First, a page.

Hornets ex-starter is having ‘so much fun’
To be a world-class athlete is to be at least a little self-absorbed.
That sense of “Just give me the darn ball” isn’t necessarily a bad thing, but it can make managing these guys a challenge.
Except with a guy like the Charlotte Hornets’ Michael Kidd-Gilchrist. He could have been a miserable person this fall. He was asked by a new coach to no longer start and to change positions. That’s no simple transition for a former No. 2 overall pick who had started all but four of his 357 NBA games prior to this season. How is MKG doing?
“So much fun!” he told me in a one-on-one interview after the Hornets’ 135-106 blowout of the Chicago Bulls.
“A new coach, a new way of playing, a new lifestyle,” KiddGilchrist described. “It is easy and simple. It’s me running in transition.
“All my teammates helped me from Day One about not start-
ing, saying, ‘It’s OK.’ ”
It has been OK. Actually, better than OK. Look at Kidd-Gilchrist’s line in the box score Friday: Fifteen points and eight rebounds in 19 1/2 minutes. The plus-minus statistic – how a team does in the minutes a particular player is in the game – can be misleading, but not in this case. The Hornets were plus-18 Friday when KiddGilchrist was on the court because he brought exactly what his new coach, James Borrego, begged for at practice Thursday: physicality and energy.
“He just brings this competitive spirit every time he steps on the floor.,” Borrego said of Kidd-Gilchrist. “What he does is infectious: his energy, his willingness to go after every 50-50 ball, every rebound.”
The 6-foot-7 Kidd-Gilchrist isn’t introduced as a starter now, is playing mostly power forward rather than small forward and plays fewer minutes. Borrego prepared him for this change well before training camp began in Chapel Hill last month. A big factor in this experiment’s success is KiddGilchrist’s innate positivity.
Kidd-Gilchrist shrugged at all the media questions the day before the start of training camp about how he was handling change. He said he still does the same things – defend, rebound, run hard – regardless of what position he plays or whether he starts.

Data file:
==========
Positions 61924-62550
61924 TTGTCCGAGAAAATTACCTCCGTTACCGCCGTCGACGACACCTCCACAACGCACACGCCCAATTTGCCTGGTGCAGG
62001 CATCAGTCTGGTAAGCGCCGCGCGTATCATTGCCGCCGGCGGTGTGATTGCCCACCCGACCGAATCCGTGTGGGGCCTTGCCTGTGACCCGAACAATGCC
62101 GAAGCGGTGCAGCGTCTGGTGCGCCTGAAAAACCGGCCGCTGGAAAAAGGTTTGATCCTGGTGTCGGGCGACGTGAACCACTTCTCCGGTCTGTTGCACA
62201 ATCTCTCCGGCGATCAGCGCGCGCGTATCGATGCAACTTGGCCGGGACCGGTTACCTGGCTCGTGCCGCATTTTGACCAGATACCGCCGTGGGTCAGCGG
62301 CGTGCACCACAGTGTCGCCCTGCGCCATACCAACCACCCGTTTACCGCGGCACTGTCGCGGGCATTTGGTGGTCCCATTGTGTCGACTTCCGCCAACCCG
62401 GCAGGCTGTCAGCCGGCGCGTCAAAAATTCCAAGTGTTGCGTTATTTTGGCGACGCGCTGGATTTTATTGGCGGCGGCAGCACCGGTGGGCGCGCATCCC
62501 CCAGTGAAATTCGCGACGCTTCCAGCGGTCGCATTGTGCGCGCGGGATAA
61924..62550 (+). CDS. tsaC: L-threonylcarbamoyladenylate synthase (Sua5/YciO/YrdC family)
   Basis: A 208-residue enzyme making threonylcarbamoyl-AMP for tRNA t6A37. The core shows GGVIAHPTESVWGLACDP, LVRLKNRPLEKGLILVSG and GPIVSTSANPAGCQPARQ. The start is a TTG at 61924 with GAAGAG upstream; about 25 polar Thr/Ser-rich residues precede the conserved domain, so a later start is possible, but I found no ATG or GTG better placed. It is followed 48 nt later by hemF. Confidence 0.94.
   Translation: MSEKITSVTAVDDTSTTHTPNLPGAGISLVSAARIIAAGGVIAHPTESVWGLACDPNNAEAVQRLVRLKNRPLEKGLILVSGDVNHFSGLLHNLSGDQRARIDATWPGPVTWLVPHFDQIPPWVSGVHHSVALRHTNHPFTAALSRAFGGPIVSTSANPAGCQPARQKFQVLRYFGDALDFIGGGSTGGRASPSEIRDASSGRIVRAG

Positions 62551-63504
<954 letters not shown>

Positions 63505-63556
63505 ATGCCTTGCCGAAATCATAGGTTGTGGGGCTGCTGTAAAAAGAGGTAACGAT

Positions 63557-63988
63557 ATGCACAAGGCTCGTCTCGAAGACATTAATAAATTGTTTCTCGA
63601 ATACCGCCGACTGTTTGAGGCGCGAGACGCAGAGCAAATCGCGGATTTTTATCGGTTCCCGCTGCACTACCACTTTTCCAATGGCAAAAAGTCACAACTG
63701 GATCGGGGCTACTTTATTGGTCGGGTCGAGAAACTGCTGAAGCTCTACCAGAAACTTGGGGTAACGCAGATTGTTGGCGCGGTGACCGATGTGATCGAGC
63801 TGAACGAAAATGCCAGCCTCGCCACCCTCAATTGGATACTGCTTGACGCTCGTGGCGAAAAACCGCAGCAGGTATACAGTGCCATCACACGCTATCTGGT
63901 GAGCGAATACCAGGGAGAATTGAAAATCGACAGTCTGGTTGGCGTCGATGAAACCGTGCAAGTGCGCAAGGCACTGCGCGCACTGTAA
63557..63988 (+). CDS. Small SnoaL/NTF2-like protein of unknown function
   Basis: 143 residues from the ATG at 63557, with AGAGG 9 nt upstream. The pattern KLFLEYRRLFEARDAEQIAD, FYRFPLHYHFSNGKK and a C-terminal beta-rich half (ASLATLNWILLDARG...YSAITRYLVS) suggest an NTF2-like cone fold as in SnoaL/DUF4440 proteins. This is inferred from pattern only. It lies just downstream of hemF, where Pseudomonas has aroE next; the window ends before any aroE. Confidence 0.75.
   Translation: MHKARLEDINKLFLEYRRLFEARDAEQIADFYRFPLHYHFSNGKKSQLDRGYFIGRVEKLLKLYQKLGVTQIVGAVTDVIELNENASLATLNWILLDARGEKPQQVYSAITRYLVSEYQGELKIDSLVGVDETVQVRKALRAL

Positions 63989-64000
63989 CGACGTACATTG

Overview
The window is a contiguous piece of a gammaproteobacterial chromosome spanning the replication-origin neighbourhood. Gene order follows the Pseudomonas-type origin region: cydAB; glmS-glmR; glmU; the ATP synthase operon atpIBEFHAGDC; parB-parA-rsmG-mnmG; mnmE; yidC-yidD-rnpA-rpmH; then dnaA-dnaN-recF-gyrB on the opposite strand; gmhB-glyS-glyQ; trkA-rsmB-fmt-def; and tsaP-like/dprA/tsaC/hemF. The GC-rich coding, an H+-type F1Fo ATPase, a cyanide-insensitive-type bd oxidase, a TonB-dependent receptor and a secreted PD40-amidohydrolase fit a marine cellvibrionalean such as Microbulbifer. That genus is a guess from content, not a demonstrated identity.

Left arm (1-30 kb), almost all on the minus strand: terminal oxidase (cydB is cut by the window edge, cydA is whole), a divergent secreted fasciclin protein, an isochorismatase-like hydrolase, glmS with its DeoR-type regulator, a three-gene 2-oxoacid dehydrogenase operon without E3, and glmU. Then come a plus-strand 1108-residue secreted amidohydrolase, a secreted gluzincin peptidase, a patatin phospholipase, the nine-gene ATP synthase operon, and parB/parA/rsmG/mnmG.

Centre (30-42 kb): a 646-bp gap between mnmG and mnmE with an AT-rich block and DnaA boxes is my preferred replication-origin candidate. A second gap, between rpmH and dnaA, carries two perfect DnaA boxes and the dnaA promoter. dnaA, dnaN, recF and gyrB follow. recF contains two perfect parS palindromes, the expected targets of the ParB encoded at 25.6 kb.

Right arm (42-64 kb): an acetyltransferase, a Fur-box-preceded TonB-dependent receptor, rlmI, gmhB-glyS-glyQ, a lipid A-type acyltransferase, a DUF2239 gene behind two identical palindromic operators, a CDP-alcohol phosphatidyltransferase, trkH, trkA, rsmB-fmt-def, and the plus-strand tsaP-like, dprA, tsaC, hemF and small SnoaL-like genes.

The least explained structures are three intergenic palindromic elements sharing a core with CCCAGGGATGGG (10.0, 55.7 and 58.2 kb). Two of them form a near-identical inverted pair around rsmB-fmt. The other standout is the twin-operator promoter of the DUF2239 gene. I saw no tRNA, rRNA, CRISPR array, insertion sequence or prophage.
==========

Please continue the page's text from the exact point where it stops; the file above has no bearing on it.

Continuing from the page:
“Just labels,” he said. He really opened up to me post-game Friday about what his first six seasons in Charlotte were like, and why this transition didn’t rattle him.
“I’ve been through a lot here in Charlotte – from my (flawed) jump shot to the fans’ (reactions) to old coaches, stuff like that. I just want to be happy,” said Kidd-Gilchrist, who turned 25 in September. “(Borrego) makes it real, real simple for me and my teammates to do our jobs every single night.
“My job is way different from (rookie) Miles Bridges’ job or Kemba (Walker)’s job or J-Lamb’s (Jeremy Lamb) job or anybody else’s in this room.
“I could easily sit here, holding down my head as an athlete and as a hooper. Sure, I want to start, but it’s not a big deal to me because this is all about my team and my teammates.”
That might sound like spin. It’s not. Kidd-Gilchrist is an authentic guy with a generous approach to his life and his job. Almost immediately after the then-Bobcats drafted him in 2012, he asked about finding a needy family in Charlotte that he could help sponsor. I’ve seen him at Christmas time paying for underprivileged kids to shop at Dick’s Sporting Goods. He isn’t just writing a check for a photo op; he’s interacting with those kids, teaching them life skills.
That generosity extends to the locker room. His locker is next to Bridges’, and most of the media surrounded Bridges Friday. Kidd-Gilchrist didn’t resent all the attention Bridges got; he was happy for Bridges’ quick success and the help it provides, regardless of Bridges playing the same positions as Kidd-Gilchrist.
“Look at Miles. He’s young, but he’s so talented. Even more than me,” Kidd-Gilchrist said. “That’s my guy.”
His one season at Kentucky, Kidd-Gilchrist organized the “Breakfast Club.” The basketball team gathered at dawn to lift weights or play pickup games in the early fall days before practices began. That Kentucky team, featuring Anthony Davis, won the 2012 national championship.
That story rings true to Hornets teammate Marvin Williams, who says the thing he knows best about Kidd-Gilchrist is he is solely committed to winning.
“There actually aren’t all that many guys you can totally say that about,” Williams told me.
I asked Borrego what he knows about Kidd-Gilchrist now that he couldn’t have known from afar.
“A humble spirit who wants to win,” Borrego described, “and he’ll do whatever it takes to help his team.”
When I repeated that to Kidd-Gilchrist Friday, he smiled knowingly. He’s mature, comfortable in his own skin, in touch with what he is and how he fits.
“I have a big, big role on this team. More than I ever had here. I guard 1s ( point guards) through 5s (centers). I guarded (Zach) LaVine (of the Bulls), it doesn’t get any better than that.
“The shade (disrespect) from what people think of me? Whatever. I don’t really care. I just want to have fun with my teammates.
Despite coming off the bench, Hornets forward Michael Kidd-Gilchrist (14) says ‘‘I have a big, big role on this team. More than I ever had here.’’